Now some officials are backpedalling and putting it about that the union never intended to use the consultative ballot for a real boycott, and knew it would take a legal ballot for this; it was all just an exercise to engage members!

Utter crap. We were sold the boycott as good coin for months, it was unanimously endorsed at conference in May, and in meetings up and down the country it was sold as a real tactic that we were going to try to carry out.

And it’s contradicted by the belated admission that it is illegal so we can’t do it, The waffling in the press by a CWU spokeswoman after 19 June, quoted in PrintWeek, shows they are all over the place. She admitted, “Royal Mail had already given notice they intended take this court action before they knew the result of the ballot” – so why didn’t they prepare for that? She called the court drama “a bit of a nothing” – then why did they drop the boycott?

The official went on to say: “I really don’t know what will happen next. This has never been done before; nobody has ever suggested boycotting particular types of mail, it’s a complete unknown and we can’t say anything. But a boycott is still possible”. If they don’t know now, they never will!

Dave Ward on 28 June announced they had finally accepted it was illegal but “We are now considering how this action could be taken. There are a number of outstanding issues for our members in Royal Mail and we are exploring the possibility of holding a national industrial action ballot which could also deal with the boycott.” This is just face saving. We need to prepare to strike against privatisation.

No more misleadership

The embarrassing fact is the boycott was always plainly illegal, as Workers Power stated in March, “it means an illegal strike”; we rightly warned that the CWU tops weren’t serious about it and weren’t really doing anything to organise for it. It is difficult to see how it could be made to work even with a legal ballot, given that even if we did a work to rule, i.e. to contract, we wouldn’t be able to just pick and choose what mail we delivered. This would just be a messy, confusing road to a proper strike, through a lockout or through victimisation – or possibly with court injunctions and more damaging climbdowns by CWU tops.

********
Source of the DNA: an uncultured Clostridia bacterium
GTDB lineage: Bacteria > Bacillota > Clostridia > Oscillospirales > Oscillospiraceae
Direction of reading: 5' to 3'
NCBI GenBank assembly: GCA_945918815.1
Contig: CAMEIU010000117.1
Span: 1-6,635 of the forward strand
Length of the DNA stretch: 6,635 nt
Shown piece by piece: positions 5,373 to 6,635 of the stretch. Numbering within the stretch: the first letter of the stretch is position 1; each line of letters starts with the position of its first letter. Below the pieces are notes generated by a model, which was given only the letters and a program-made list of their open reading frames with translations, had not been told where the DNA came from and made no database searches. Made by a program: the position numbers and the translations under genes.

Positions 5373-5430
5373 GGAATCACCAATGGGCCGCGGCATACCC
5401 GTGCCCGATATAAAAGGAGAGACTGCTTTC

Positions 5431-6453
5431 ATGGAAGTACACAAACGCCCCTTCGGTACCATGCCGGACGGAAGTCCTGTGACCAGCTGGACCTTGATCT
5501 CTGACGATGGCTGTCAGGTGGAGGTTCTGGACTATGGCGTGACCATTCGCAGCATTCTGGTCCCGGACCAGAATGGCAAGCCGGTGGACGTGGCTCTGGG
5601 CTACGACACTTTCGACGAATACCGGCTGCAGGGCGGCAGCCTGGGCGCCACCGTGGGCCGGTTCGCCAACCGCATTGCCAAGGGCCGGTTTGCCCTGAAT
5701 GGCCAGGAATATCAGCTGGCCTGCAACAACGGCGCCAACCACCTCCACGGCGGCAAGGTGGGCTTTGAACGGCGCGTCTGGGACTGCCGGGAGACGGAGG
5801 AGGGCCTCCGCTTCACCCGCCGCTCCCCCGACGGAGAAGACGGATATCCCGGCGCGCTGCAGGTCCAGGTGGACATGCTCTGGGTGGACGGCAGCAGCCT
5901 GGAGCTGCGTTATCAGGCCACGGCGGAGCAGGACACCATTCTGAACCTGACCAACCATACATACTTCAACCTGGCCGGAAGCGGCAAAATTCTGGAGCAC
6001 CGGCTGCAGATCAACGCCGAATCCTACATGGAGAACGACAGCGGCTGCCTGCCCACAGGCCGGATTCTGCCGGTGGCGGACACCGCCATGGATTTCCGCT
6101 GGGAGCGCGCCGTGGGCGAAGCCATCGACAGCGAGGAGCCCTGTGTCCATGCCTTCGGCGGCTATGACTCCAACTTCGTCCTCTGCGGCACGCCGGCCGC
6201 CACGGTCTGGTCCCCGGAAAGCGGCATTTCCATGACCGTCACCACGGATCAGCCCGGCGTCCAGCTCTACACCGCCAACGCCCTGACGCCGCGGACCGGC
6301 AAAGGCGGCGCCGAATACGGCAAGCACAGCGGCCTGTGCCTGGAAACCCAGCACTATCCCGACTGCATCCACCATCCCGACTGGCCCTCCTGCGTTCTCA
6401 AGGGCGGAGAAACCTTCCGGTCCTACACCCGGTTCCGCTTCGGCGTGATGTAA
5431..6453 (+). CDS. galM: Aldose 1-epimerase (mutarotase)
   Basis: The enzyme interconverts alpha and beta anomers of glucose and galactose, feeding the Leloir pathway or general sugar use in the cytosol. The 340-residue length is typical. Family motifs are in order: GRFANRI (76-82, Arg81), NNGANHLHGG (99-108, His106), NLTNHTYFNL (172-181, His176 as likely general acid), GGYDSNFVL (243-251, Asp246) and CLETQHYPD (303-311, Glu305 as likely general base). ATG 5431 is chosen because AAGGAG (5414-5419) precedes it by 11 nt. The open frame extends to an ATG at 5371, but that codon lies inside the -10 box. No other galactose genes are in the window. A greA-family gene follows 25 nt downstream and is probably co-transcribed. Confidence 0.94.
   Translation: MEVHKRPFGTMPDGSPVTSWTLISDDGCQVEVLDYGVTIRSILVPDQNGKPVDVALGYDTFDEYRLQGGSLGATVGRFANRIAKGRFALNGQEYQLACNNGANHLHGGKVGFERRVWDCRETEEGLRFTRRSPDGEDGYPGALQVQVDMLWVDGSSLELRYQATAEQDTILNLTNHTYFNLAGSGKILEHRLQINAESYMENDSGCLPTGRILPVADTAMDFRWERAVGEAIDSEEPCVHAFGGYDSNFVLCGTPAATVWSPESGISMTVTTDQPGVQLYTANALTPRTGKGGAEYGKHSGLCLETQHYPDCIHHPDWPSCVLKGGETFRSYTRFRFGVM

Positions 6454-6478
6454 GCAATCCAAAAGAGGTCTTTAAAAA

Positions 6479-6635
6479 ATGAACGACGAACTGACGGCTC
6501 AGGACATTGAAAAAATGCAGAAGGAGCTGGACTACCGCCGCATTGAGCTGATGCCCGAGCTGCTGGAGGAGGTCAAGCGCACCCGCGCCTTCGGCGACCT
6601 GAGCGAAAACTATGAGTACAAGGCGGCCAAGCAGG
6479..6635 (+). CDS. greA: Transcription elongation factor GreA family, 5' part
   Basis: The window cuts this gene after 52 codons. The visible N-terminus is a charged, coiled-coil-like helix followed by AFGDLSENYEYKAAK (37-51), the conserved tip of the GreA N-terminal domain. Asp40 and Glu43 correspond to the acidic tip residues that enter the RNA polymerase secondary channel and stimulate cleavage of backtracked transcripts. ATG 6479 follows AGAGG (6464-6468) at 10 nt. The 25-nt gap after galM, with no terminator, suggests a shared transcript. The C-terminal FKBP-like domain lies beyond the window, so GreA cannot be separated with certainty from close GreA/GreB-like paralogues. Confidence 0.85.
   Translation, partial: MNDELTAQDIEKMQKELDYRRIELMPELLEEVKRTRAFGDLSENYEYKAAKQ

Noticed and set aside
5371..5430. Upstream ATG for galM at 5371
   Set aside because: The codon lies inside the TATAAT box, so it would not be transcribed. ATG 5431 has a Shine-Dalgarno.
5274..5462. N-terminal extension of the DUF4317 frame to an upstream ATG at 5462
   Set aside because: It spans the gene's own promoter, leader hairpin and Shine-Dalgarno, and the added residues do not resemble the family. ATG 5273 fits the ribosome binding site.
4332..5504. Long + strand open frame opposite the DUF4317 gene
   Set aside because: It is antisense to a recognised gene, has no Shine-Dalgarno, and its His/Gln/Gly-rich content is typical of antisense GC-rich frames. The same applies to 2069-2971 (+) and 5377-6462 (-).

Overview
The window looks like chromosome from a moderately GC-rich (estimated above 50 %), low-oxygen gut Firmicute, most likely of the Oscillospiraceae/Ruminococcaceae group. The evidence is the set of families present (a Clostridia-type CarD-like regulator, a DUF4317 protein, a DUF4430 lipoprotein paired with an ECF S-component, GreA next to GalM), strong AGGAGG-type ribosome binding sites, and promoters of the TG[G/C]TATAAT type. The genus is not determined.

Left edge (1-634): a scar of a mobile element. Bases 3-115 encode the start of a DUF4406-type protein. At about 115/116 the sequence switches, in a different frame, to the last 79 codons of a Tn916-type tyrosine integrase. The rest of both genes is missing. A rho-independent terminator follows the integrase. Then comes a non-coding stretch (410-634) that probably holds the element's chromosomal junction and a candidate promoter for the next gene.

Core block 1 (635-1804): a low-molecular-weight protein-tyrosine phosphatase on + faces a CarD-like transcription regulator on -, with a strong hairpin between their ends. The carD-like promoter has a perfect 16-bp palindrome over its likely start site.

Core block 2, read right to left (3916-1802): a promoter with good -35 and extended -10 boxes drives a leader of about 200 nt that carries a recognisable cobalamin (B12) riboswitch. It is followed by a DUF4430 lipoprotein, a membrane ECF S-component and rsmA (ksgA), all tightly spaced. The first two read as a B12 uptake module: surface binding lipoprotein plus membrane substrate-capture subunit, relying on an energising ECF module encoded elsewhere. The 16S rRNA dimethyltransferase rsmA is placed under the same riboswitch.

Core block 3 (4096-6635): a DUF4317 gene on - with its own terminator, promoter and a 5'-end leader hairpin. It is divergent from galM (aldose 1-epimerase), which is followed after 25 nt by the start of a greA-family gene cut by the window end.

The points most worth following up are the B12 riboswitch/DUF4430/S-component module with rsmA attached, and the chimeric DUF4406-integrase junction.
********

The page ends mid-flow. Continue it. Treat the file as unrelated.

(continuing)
Unfortunately this whole sorry saga won’t have raised members’ confidence in the leadership after the sell-outs of the 2007 and 2009 strike, for some it will undermine the idea of striking at all, since Ward & Co. can’t be trusted to lead a strike.

But there is a silver lining to the boycott fiasco. It proves to many members and reps first-hand that the CWU leadership cannot be trusted to lead a determined fight against privatisation.

Branches, reps and activists that are alarmed at the results of this sorry affair and see the need for a hard-hitting industrial action should take the initiative. The rank and file need to get organised to push our leaders forward, hold them to account, and be prepared and able to go forward without them if necessary.

The 2007 strike began so well and showed magnificent initiative, as thousands of workers walked out against victimised workers who refused to cross picket lines, spreading the action from Scotland down into England, as far as oxford and Watford before forcing the bosses to rush to the negotiating table. Liverpool wildcatted for three weeks at the end, as a sell-out was brewing. But without a rank and file movement able to spread the action and sustain it, and the power to open up and the secret negotiations and control our leaders, the strike was lost.

We need to launch a rank and file movement across the CWU to hammer out a strategy to win the struggle against privatisation, and develop a new leadership to take it forward.